Gary L. Brase
University of Sunderland, UK
An aspect of evolutionary psychology that seems to distress a number of people is the degree of modularization it implies. The concept of a multimodular mind can be difficult to accept. To be more precise, many sensible people readily accept that evolutionary theory is relevant to the study of the mind, and even that the evolutionary process is an important consideration in understanding how the mind was designed, but balk at the implication-drawn by most pre-eminent theorists in evolutionary psychology-that the mind is therefore composed of a large number of relatively specialized cognitive adaptations, or modules (Buss, 1995, 1999; Pinker, 1997; Tooby & Cosmides, 1992).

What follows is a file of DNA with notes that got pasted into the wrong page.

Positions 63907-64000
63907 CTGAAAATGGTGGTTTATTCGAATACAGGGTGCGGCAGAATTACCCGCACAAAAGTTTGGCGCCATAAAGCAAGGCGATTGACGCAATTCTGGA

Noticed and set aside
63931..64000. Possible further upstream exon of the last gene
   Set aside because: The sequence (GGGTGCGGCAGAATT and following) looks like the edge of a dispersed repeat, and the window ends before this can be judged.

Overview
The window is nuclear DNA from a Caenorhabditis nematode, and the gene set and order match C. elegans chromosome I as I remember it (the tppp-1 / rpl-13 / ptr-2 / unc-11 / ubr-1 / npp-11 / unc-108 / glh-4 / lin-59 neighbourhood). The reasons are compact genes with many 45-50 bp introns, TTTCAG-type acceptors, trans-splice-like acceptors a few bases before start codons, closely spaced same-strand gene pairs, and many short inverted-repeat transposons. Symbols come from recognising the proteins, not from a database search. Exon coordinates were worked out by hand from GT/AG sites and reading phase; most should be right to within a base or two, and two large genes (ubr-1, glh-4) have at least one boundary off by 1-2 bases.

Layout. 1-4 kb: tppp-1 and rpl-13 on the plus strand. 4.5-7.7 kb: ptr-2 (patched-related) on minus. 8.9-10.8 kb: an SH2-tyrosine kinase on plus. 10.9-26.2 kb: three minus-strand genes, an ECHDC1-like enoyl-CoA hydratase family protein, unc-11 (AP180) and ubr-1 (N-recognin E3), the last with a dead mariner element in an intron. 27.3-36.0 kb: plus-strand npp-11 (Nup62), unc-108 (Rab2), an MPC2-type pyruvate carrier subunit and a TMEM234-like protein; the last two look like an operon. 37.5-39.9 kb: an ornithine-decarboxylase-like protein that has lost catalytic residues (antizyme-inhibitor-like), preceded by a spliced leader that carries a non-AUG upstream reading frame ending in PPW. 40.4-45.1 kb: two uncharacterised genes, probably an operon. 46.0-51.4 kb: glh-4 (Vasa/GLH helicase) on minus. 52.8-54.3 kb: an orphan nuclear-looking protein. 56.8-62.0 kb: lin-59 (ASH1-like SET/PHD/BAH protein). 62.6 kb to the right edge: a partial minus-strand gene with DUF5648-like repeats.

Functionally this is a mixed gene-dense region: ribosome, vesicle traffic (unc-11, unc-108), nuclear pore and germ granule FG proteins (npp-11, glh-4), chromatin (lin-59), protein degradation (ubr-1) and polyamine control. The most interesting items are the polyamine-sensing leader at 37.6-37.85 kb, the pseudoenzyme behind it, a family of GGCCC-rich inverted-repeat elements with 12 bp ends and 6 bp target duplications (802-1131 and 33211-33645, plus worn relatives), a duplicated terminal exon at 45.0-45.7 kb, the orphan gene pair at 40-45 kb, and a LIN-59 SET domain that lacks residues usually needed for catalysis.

The reason for positing a large number of specialized mental abilities lies at the very foundations of evolutionary thinking. The evolutionary process must be enabled by a selection pressure-some aspect of the environment that poses a survival or reproductive problem for the species in question. Evolution happens by positive and negative feedback in relation to how well individuals (actually, genes that produce phenotypic traits that exist as part of individuals) solve that problem (assuming there is some variation in problem solutions). Since we are talking about specific problems, the better solutions will be specific and tailored to that problem domain (see Cosmides & Tooby, 1987, 1994); one cannot have a single solution for problems as diverse as finding food, courting mates, learning a language, and bipedal locomotion.